Tropical Storm Nate in Costa Rica caught us completely off guard. We ended up enduring an absolutely crazy and dangerous adventure to try to make it home after the storm struck. Get ready for cemeteries, missing fishermen, a $200 bill at a gas station, speeding to a ferry and more!
Tropical Storm Nate in Costa Rica – Bad Decisions
My sweet dad really wanted to come visit Thomas and me for a few days, which we always enjoy, so at the end of September, he flew from Boston to Costa Rica for ten days. Little did we know Tropical Storm Nate was also heading our way.
A few days after my dad’s arrival we all headed to the Nicoya Peninsula on the Pacific coast with plans to spend four nights in Santa Teresa. To be honest, we weren’t totally impressed with Santa Teresa so we decided to take a day trip to Montezuma on our last full day there.
We fell absolutely in love with Montezuma and decided spontaneously to spend an extra night on the Nicoya Peninsula in Montezuma. We had no idea a storm was coming or we would have left to head back home to San Jose as scheduled. I know that sounds crazy, but it seems like nobody in Costa Rica was aware. Everyone we talked to was completely caught off guard as well.
Anyway, we spent the night of the storm in a hotel which seemed like it was going to fall apart at any minute. Most places in Montezuma were closed due to the lack of tourists in the fall months, so we took one of the only places we could get. The crazy winds, huge trees outside our hotel, and the insane amount of mosquitos made for an interesting night of very little sleep.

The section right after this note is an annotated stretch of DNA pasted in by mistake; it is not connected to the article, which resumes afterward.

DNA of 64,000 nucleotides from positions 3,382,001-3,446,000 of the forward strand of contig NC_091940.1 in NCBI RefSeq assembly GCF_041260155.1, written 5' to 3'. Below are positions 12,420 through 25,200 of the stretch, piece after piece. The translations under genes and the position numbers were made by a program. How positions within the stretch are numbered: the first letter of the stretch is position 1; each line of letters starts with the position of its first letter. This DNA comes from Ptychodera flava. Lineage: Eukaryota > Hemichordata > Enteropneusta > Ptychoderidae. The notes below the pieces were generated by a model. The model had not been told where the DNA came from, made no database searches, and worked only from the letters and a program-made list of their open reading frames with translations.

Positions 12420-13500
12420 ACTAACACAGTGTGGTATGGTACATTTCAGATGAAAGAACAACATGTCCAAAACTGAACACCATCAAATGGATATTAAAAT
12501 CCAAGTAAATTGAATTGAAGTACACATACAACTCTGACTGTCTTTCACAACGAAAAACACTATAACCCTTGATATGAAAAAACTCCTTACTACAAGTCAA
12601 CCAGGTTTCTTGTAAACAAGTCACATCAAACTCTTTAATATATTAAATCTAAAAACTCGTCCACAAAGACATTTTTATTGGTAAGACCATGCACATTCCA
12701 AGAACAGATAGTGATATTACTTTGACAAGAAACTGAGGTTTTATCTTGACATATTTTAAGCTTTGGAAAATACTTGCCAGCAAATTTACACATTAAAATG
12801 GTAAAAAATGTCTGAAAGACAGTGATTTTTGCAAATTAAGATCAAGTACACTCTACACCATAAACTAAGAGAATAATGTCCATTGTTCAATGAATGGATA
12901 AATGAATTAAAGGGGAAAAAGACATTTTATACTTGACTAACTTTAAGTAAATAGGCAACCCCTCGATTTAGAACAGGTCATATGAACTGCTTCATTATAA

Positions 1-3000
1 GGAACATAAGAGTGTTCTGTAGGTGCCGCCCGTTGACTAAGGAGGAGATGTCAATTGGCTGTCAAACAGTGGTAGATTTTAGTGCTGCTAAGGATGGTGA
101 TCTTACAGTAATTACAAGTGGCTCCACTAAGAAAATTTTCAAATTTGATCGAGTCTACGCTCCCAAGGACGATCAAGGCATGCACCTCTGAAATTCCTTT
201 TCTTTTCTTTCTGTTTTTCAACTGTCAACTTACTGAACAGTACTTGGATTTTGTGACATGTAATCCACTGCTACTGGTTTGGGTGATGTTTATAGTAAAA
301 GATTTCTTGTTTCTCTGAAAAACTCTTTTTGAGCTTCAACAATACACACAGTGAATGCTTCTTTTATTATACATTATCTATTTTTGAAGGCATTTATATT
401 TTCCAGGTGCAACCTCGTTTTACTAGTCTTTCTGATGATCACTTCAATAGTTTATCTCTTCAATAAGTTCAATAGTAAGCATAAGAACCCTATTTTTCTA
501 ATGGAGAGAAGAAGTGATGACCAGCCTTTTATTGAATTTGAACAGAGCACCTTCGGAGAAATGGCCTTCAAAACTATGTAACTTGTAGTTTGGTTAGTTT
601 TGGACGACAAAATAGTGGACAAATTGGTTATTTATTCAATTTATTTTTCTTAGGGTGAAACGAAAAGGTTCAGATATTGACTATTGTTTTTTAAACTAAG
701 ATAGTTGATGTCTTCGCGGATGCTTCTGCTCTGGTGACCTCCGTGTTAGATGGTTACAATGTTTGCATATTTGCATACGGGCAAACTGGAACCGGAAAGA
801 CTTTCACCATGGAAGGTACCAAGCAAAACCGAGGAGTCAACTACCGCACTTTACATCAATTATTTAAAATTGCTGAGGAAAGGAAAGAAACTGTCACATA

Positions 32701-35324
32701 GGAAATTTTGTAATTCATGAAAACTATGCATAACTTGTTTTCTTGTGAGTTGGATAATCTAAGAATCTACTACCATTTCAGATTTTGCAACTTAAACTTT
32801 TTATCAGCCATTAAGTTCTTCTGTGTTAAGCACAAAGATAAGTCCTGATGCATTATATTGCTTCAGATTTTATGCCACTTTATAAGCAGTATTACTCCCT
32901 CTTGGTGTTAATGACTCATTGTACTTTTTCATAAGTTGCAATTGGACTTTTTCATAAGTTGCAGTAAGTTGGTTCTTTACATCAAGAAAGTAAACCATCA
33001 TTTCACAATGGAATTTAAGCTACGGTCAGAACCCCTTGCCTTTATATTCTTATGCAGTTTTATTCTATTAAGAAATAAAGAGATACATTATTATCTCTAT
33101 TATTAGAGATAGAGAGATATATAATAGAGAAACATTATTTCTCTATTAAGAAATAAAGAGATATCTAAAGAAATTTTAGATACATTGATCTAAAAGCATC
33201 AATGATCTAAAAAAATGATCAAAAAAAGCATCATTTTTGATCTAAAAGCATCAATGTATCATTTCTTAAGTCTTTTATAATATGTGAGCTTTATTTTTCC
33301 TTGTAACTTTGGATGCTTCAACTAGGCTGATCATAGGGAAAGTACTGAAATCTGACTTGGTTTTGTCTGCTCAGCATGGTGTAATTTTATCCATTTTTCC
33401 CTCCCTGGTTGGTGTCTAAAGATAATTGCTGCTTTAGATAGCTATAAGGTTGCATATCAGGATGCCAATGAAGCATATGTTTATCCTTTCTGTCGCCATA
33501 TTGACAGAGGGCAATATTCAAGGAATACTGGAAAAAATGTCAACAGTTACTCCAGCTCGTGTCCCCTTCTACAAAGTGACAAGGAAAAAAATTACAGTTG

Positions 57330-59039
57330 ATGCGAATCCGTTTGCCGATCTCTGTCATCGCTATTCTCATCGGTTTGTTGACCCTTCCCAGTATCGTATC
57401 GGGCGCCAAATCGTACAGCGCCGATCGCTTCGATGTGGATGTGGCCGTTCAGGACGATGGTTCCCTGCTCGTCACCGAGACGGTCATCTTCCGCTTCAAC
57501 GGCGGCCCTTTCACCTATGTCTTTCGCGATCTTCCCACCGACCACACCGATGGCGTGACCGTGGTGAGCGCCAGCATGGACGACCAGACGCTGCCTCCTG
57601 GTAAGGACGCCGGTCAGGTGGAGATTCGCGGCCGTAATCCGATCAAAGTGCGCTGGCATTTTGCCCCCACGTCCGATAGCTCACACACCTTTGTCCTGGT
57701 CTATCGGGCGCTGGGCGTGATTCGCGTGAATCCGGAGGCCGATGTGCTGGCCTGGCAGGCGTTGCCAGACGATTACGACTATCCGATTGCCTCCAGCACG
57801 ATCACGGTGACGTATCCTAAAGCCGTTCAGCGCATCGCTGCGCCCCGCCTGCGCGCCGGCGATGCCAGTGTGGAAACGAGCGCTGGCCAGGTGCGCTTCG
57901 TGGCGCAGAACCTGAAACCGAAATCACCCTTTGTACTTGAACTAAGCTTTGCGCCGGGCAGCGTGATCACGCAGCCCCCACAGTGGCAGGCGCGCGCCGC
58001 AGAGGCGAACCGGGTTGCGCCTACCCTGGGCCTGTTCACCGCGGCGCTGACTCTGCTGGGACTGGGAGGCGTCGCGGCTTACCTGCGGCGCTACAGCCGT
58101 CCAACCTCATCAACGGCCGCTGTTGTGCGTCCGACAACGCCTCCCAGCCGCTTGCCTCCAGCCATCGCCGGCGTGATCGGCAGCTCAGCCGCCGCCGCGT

We still did not know that this was a tropical storm. It had for sure been windy and there was A LOT of rain, but we are from places where wind storms are somewhat common. We also were fortunate enough to be in an area that somehow did not get hit badly by the storm. If we had been in a different area I don’t think that hotel would have survived!
Tropical Storm Nate in Costa Rica – Cemetery Visit
On the morning after the storm, we got up early and drove to Cabuya cemetery (its a cemetery near Montezuma on an island you can only access during low tide) for a quick visit before hitting the road. There was a lot of flooding and downed trees on the narrow dirt road to Cabuya, but we made it.
When we arrived there was a small group gathered looking out into the ocean. Thomas noticed there was one woman crying and he said, “I don’t know if we should be going out here. It looks like we may be interrupting a funeral.” We watched the group for a few minutes and when they continued to stare out into the ocean we decided to just begin our walk out to the cemetery. They were dressed in normal t-shirt and shorts, so it didn’t seem like it was likely a funeral.